By Melissa Colleary
A new student-run magazine called WAVES will debut in Fall 2015. The magazine, which is being launched by Phillip Aievoli, a freshman English major, is already accepting student submissions. Aievoli, in conjunction with Dr. John Lutz, chairperson of the English Department, as the club’s faculty advisor, decided to reintroduce a student-run literary magazine on campus after the previous magazine, Loomings, lost popularity and disappeared from the campus’s creative world in 2012.
The magazine will be for students and by students, but faculty, graduate students, and alumni may contribute. WAVES will join The Bottom Line, the monthly LIU Post student magazine, as a second student magazine on campus. The Bottom Line focuses on bringing stories about world news and current issues of interest to students, while WAVES will focus on exhibiting the creative talents of students.
“Loomings was originally a student literary magazine with a faculty advisor in the English Department. It became an art and literary magazine and then migrated to Student Life, where it was overseen by various people in Student Life roles,” Lutz said. “It never really ended, but has had an intermittent life. As students graduate, it hasn’t always had continuity in student leadership. Particularly after it left the English Department, it hasn’t had a continuous existence because there hasn’t been anyone to recruit new populations of students to work on it.”
Much like Loomings, WAVES will be student-run, and will focus on campus art. This means that all writers, artists, and creative minds on campus will have another place to submit their creations, such as poetry, poems, nonfiction, fiction, narrative essays, comics, and anything else of that nature.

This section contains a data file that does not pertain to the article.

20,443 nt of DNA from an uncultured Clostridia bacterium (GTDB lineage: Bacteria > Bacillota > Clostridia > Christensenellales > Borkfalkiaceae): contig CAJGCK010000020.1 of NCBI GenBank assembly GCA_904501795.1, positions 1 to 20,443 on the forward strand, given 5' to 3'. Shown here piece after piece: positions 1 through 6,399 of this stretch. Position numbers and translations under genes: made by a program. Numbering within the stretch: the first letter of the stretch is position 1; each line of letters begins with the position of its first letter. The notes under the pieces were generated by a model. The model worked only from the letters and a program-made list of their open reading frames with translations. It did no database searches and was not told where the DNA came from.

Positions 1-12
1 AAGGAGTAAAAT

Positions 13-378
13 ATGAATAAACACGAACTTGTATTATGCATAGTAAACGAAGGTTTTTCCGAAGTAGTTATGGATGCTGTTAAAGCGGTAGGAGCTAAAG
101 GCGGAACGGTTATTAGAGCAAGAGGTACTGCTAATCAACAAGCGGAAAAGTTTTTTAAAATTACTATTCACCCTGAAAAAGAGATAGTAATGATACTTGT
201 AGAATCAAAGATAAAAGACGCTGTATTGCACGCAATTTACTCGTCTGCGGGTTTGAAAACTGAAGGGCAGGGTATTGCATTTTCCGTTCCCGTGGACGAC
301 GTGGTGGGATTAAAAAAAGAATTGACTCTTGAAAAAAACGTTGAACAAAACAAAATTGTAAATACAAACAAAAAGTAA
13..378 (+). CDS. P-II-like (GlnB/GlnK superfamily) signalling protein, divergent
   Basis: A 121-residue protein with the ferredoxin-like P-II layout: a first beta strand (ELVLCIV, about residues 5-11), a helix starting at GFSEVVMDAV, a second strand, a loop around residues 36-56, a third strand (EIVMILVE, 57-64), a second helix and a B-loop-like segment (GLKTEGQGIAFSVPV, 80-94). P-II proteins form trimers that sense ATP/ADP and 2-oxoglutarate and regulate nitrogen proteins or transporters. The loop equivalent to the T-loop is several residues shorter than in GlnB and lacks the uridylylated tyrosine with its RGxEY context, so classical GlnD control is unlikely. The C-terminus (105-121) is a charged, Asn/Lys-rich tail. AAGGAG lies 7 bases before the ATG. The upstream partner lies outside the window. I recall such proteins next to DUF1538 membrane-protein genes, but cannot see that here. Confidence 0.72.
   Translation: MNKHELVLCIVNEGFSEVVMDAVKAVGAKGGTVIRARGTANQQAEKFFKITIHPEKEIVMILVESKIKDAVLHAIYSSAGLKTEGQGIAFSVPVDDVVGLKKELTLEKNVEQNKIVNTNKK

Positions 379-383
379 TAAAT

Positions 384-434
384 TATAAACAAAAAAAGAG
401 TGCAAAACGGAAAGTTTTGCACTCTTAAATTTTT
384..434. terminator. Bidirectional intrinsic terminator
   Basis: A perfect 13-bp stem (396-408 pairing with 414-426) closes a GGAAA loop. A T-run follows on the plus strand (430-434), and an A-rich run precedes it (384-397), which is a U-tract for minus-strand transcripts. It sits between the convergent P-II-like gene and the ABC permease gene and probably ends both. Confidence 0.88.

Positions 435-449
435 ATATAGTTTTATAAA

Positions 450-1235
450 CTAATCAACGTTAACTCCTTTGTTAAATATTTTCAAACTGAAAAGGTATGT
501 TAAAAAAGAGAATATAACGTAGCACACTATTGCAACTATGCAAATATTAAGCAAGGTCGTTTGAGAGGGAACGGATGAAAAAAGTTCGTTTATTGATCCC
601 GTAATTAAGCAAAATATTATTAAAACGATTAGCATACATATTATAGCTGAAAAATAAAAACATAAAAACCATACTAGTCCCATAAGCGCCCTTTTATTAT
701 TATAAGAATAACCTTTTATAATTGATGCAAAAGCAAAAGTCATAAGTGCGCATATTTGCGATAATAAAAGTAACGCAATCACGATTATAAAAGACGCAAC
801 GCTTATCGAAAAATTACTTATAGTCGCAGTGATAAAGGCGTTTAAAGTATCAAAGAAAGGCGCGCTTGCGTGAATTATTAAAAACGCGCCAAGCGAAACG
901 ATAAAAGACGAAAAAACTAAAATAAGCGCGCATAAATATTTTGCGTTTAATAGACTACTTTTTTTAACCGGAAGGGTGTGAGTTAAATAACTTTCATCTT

WAVES will also utilize an online journal, as well as social media, to keep students engaged, all of which will be launched on the first day of the Fall 2015 semester. The website will feature pieces as collected, allowing for a steady stream of new content that will constantly be accessible.
“Anything you do that you want people to see, submit it. The only thing I don’t want [are things that are overdone]. It has to be creative and something from you, not replications of other artists,” Aiveoli said.
The magazine will function as a club with a faculty advisor, and funding has still yet to be determined. “I’m not trying to make money,” Aievoli said. “I’m trying to show off the campus talent that hides because they don’t play sports or participate in Greek Life or other clubs.” The actual cost of the magazine has not yet been decided, but it will most likely be sold for five to ten dollars as a way to fund printing and other costs. The Bottom Line, in contrast, is provided free for students.
In addition to the website, the decision to work with the English department will help the magazine to gain more material, and maintain the magazine as students graduate and move on. “The English department will communicate with students in English classes and encourage them to become involved and submit poetry, short fiction, and art. A return to the faculty advising model will provide continuity from one year to the next and ensure that the magazine publishes issues regularly,” Lutz said.
With a steady stream of students in the English department increasingly taking creative writing courses that are offered, the hope is that students will continue the magazine while providing new content.
Because the magazine is in the early stages of development, it is unsure yet how many issues will be published per semester, particularly due to the strong focus on online journal access. Students are already excited about the prospect of a literary magazine coming to campus.
“I think a literary magazine is exactly what Post needs. It’s a great idea because students will be able to express themselves while also showing their talents,” said Ivette Mendoza, a freshman Criminal Justice major.
“I’m hoping to see student writing and art. We have many new creative writing courses in English, which could provide the source of many submissions. I’d also like to encourage students in any discipline to submit work or become involved with the magazine,” Lutz said.
Students can begin submitting essays now, with the early submission deadline set for April 27, and the final submission date set for Aug. 11. For more information, students can contact either Phillip Aievoli at firstname.lastname@example.org or Dr. Lutz at email@example.com, or just stop by the English office, room 210 of Winnick House.